Lockdown: the proof is in the reading

Despite being theoretically on holiday on the island of Hawaii, I’ve spent most of the past three days working on the proof pages of Lockdown,

which the publishers would like back on Friday, thank you, despite being toastmaster at a crime conference or working on various projects for my many overlords.

I finished today, although my voice is a bit raw since the proofs are the stage I read the book aloud–and not at a whisper, but full voiced. (Fortunately there’s a lot of background noise from waves and wind, so I didn’t drive my housemates too mad with my droning on…)

And I’m glad I did, not only because I caught many misplaced pronouns, dropped prepositions, and wonky time references.  In reading through it, I had an experience I’ve never had with my own writing: I got all choked up.  I mean, I’ve liked the ending of the book since I first wrote it, but I’d never thought it powerful until this read.

Sure, maybe I’m just so tired I’m shell-shocked and emotional, but I’m going to assume it’s because the ending works so superbly. And since I don’t plan on reading the book ever again, I don’t have to worry about being wrong.

Hope you agree, once you read it.

Lockdown, here.

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  1. Widdershins on March 23, 2017 at 11:17 am

    It’s always the sigh of a good story when we get emotional ourselves. 🙂

  2. Kathy Kalin on March 23, 2017 at 1:32 pm

    Well, however you do it, (proofread), it works. I have moved to the Kindle editions of your books due to lack of space, and I find very few typos and errors in them, and I love that, because that is certainly far from the case with many books for some time now.

    I am currently in flight from a Kindle edition of a book on the battle of Trenton. I have had to send in so many corrections on my Paperwhite that I had to stop reading for a while, and I am not even halfway through it. These errors interfere with the flow of my reading, make the meaning unclear, and, it is, in effect, making me an unpaid editor/proofreader. That is not, and should not be my job and I am beginning to seriously resent it. This is something the publishing company should be doing, and I am beginning to suspect that there are those who do no, or do it incompetently.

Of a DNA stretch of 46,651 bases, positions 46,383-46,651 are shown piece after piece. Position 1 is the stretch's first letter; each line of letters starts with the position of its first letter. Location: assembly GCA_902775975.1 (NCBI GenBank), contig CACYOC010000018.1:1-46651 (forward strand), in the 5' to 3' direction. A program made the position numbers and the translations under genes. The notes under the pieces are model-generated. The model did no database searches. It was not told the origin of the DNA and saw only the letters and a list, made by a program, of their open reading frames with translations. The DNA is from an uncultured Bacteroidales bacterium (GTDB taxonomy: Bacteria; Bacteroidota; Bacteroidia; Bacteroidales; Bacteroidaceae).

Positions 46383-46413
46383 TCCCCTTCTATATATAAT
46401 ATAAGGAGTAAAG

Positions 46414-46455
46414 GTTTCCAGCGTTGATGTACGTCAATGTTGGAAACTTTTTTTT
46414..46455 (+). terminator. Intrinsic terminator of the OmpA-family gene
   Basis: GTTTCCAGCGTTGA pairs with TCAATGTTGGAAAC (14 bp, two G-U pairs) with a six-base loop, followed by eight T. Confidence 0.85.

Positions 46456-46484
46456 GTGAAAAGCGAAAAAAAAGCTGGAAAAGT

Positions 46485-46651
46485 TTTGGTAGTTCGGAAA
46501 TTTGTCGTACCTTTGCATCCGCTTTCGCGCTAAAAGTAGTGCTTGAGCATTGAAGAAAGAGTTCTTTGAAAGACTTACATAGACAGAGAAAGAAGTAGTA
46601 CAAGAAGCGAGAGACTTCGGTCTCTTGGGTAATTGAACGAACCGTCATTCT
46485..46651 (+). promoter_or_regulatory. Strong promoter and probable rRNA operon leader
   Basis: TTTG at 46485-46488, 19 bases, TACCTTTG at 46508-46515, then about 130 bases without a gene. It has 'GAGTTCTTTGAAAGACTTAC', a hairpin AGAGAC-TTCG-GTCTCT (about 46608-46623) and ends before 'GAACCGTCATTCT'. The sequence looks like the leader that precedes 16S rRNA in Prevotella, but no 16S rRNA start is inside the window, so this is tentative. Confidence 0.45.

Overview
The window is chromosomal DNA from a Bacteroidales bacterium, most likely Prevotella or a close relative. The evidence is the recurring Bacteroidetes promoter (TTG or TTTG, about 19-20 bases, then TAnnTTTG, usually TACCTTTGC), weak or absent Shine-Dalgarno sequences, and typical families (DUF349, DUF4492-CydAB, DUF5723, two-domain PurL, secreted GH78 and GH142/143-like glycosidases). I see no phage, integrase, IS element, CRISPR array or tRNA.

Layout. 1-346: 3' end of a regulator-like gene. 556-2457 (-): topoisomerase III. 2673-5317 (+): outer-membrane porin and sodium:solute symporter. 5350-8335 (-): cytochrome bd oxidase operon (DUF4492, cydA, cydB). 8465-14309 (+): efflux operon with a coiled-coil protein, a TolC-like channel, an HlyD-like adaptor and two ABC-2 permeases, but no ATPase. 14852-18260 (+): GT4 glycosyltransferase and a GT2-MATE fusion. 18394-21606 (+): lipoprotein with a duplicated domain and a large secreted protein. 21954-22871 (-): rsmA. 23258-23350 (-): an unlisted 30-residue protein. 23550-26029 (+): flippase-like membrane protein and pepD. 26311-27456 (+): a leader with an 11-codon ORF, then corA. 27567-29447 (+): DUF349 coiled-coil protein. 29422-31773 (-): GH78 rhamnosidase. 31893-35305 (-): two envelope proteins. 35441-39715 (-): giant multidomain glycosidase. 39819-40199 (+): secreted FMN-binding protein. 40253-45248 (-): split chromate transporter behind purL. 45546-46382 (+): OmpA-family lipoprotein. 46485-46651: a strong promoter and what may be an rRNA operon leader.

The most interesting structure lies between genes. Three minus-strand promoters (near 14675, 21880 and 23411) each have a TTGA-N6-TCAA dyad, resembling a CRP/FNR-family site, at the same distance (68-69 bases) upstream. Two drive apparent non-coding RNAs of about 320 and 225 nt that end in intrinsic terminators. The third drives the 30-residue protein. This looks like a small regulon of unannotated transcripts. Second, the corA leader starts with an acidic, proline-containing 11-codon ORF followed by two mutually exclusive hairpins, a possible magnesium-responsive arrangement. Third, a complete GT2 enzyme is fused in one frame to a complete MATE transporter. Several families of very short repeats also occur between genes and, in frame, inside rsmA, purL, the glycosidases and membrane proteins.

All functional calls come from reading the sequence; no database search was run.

I am certainly not the grammar police, but I can’t ignore these mistakes when I have the means of sending in corrections. The other reason I had to stop reading was because frustration and snark were fighting to find their way into my corrections, and that’s not who I want to be.

    I consider you one of the oases in my reading life. We are of an age, both native Californians, and come from an era when there were competent editors/proofreaders. I have long thought that many of these books would benefit from being read by the high school English teachers of our era. I am sure that their manuscripts would be as blue as Washington’s soldiers’ feet!

    I have pretty much stayed with just Russell and Holmes, but I do have “Lockdown” pre-ordered, and I am looking forward to reading it-and seeing Russell and Holmes on the small screen. I’d vote for Emma Watson, too. I have no vote for Holmes, yet. I don’t go to many movies, and I’m still stuck on the late Jeremy Brett as the definitive Holmes. 8) I liked him ever since he played “Freddie” in “My Fair Lady.”

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